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Bile Duct
Digestive System

Bile Duct

Ductus biliaris

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The bile duct is formed by the merging of the cystic and common hepatic ducts, and has three segments: supraduodenal, retroduodenal, and pancreatic.

Structurally, the bile duct has a mucosal layer and a muscular layer. The mucosal layer consists of a single cell epithelium on the luminal surface, small longitudinal folds, mucous glands, and loose connective tissue. The muscular layer consists of mostly connective tissue in the proximal portion of the duct, while the distal duct contains more smooth muscle fibers (Gulwani, 2012).

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Key Features/Anatomical Relations

The bile duct runs up to 10 cm from its origin at the junction of the cystic and common hepatic ducts. It can be divided into three segments.

- The supraduodenal segment runs in the hepatoduodenal ligament to the right of the hepatic artery and to the right and anterior to the portal vein. It forms part of the portal triad.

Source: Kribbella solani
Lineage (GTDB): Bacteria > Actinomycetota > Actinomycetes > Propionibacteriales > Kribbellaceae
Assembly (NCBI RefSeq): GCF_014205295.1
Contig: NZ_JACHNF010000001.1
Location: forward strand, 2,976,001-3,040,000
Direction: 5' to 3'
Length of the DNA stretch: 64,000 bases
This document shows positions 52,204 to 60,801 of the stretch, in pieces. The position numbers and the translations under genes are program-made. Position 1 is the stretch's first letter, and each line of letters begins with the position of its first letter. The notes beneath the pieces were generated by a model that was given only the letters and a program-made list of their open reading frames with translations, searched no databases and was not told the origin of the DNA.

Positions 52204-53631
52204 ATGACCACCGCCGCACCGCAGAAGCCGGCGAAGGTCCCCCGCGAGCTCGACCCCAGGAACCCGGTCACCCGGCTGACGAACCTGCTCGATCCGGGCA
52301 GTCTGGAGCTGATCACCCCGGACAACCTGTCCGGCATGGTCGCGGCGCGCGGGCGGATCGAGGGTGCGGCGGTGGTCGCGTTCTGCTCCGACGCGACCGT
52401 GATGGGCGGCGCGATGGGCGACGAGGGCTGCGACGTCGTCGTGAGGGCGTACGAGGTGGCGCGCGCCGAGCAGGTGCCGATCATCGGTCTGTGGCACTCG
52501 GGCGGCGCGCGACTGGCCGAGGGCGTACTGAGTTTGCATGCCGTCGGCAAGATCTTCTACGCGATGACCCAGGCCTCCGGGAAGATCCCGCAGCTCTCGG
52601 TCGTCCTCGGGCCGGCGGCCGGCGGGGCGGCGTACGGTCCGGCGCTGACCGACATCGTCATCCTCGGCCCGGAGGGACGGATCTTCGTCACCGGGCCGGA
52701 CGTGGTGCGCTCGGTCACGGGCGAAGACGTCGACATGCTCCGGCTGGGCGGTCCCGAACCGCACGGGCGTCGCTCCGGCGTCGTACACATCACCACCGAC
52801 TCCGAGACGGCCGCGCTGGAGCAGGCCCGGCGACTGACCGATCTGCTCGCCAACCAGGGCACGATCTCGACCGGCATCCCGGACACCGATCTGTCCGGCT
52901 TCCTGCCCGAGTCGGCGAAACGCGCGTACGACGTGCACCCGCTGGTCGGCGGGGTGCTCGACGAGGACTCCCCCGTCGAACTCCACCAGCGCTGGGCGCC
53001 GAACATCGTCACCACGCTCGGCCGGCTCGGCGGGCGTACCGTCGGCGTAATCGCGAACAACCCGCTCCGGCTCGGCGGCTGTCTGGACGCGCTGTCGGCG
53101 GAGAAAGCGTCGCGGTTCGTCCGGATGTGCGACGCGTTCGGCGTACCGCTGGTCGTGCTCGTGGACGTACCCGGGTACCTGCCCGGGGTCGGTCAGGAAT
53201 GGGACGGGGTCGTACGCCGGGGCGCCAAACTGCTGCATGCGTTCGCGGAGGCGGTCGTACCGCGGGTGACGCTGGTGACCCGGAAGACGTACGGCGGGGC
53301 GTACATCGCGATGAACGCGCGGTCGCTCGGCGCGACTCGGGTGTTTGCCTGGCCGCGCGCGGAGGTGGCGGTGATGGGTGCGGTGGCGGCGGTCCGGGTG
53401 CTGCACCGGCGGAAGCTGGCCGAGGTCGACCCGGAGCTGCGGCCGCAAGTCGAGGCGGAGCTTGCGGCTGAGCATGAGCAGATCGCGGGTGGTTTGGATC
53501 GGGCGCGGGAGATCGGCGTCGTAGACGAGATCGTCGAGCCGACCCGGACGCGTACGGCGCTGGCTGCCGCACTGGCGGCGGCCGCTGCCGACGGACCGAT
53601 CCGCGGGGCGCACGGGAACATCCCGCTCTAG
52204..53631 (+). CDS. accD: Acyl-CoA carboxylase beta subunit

- The retroduodenal segment runs posterior to the first part of the duodenum just right of the gastroduodenal artery.

- The pancreatic segment is typically embedded in the posterior surface of the head of the pancreas. It ends by the interface between pancreas and the second part of the duodenum. Here it joins the pancreatic duct to form the hepatopancreatic ampulla (of Vater), a small chamber deep to the major duodenal papilla (Standring, 2016).


The bile duct transmits bile from either the liver or the gallbladder to the duodenum.


Gulwani, H. (2012) Histology-extrahepatic bile ducts. Gallbladder & extrahepatic bile ducts. in new tab/window: (Accessed: August 7th 2020).

Standring, S. (2016) Gray's Anatomy: The Anatomical Basis of Clinical Practice. Gray's Anatomy Series 41 edn.: Elsevier Limited.

Learn more about this topic from other Elsevier products

Bile Duct

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Bile ducts are biliary channels found in the large and small portal tracts and which are accompanied by branches of the hepatic artery and lined by cuboidal or columnar biliary epithelial cells.

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